2020 has been a difficult year. Our lives have changed in ways we could not have imagined before the year began. We’ve probably all lost someone or have something that we are grieving about. As the end of the year approaches, I hope you can take time to remember, to acknowledge the feelings of loss, release grief’s burdens and recognise and welcome the new things God is doing in your life. This process of remembering and letting go helps us move from grieving loss to celebrating life.

November ends with Thanksgiving in America and I personally love Thanksgiving because we intentionally reflect on things we are grateful for. Families come together for a meal and enjoy fellowship with each other. As we reflect on the past year, especially how hard this year has been, no matter where we are, whether or not we celebrate Thanksgiving, I hope each of us can take a day to pause and reflect on things we are grateful for. Give thanks to God, to those who have stood by us this year, to family and friends who we may take for granted. I’ve learned that saying “thank you” often does something magical – it brings a smile to the heart: for the one who gives thanks, and for the one who receives it.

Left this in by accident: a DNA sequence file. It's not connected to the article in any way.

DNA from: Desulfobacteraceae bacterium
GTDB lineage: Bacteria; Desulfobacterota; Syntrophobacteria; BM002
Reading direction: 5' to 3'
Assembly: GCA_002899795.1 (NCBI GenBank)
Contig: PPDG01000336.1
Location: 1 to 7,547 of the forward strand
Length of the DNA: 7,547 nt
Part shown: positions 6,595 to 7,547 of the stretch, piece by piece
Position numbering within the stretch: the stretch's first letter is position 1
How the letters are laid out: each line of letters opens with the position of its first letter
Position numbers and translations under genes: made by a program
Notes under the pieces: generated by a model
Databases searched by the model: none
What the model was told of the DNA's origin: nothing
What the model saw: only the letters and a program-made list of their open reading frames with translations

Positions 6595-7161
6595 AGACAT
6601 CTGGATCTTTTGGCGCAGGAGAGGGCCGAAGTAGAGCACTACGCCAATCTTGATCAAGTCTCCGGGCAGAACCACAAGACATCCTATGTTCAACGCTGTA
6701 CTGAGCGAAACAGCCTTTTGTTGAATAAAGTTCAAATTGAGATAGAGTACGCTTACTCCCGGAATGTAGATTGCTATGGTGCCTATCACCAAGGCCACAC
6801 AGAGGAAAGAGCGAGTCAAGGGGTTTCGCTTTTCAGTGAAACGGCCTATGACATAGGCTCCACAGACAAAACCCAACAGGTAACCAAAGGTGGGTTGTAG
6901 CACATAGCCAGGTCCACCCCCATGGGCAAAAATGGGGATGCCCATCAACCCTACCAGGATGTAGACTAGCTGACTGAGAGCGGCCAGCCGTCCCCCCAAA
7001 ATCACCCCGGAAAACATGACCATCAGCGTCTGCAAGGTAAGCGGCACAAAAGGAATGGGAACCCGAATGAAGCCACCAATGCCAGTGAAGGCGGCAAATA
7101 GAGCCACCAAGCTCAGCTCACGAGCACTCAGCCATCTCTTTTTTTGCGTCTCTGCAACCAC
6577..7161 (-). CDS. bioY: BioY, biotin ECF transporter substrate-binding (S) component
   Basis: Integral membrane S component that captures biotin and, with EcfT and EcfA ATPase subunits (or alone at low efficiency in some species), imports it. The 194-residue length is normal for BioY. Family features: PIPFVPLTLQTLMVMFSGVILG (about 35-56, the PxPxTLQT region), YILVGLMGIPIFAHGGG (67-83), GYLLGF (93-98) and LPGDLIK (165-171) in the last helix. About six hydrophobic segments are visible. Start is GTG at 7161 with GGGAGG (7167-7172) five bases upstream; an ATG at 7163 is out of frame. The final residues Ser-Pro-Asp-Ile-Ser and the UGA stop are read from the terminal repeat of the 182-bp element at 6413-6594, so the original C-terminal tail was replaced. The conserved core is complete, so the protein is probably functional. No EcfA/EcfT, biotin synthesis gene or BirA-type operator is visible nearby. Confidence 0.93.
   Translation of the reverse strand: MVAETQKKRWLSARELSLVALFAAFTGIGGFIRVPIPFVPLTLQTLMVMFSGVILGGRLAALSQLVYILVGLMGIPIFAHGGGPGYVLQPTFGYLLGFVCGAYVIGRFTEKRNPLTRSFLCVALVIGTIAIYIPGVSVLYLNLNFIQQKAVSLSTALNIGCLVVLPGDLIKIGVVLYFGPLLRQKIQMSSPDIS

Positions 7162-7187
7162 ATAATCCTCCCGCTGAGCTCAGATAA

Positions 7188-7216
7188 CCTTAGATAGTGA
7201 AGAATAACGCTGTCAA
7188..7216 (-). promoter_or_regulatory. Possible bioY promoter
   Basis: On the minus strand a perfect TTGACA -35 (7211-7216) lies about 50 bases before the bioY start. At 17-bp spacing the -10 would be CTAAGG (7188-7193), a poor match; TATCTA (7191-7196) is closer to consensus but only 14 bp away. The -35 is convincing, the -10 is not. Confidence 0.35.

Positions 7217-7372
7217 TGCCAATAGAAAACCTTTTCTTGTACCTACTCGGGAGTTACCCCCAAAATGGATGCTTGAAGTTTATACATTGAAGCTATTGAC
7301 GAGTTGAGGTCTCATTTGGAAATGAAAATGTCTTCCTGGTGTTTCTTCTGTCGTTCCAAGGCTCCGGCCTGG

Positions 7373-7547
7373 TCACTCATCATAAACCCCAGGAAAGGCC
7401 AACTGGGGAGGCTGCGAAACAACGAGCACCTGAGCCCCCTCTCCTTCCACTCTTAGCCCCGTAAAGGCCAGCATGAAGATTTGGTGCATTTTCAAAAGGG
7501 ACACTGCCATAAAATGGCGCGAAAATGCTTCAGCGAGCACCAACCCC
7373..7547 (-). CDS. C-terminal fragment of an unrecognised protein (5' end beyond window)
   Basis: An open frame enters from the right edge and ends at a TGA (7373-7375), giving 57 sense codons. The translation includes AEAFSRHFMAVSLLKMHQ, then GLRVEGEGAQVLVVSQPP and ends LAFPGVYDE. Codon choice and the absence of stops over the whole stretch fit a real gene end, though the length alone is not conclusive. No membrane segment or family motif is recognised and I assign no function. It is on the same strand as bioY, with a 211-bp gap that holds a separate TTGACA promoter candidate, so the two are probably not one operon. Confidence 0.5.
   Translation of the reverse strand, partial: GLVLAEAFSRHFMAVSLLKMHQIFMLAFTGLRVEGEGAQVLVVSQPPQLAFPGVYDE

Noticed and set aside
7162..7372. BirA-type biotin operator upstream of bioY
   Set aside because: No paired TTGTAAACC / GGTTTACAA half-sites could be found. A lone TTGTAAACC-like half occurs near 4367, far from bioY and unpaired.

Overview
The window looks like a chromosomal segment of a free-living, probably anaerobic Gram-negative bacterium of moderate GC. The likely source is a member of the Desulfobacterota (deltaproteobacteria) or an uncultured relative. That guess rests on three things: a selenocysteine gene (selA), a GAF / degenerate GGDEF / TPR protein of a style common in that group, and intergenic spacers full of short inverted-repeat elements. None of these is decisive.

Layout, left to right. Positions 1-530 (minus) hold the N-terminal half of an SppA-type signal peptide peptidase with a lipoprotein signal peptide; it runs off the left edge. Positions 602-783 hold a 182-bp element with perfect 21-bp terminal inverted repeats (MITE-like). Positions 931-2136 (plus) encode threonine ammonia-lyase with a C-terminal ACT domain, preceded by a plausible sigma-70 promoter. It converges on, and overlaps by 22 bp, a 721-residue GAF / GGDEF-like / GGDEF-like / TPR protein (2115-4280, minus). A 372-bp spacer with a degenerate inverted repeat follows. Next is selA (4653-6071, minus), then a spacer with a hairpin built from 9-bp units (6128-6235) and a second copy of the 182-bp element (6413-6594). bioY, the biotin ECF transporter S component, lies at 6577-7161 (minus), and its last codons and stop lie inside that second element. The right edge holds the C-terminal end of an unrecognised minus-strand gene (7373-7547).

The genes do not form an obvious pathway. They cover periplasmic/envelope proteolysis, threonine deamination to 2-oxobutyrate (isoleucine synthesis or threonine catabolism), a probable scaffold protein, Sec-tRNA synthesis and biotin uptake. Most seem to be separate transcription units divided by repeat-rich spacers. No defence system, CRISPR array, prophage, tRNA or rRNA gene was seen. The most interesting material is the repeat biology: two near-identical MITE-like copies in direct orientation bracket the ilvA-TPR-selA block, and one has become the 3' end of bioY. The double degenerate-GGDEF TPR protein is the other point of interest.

During this season, may we find courage to face the dark spaces we find uncomfortable, take time to remember, grieve our losses, let go things we need to let go of, celebrate life and be thankful because, as Barbara Brown Taylor says, “New life starts in the dark. Whether it is a seed in the ground, a baby in the womb, or Jesus in the tomb, it starts in the dark.” 

 

Photo by Carolyn V on Unsplash

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Sylvia Castelino Derby

Sylvia was raised in Bombay, lived in Delhi and most recently moved to Fresno, California with her husband, Jon and toddler, Diya before which she served as the Director of Human Resources for International Justice Mission for nine years. When she can get some free time, Sylvia enjoys some deep conversations with her husband and friends, a good cup of coffee, some time to journal and being by the ocean.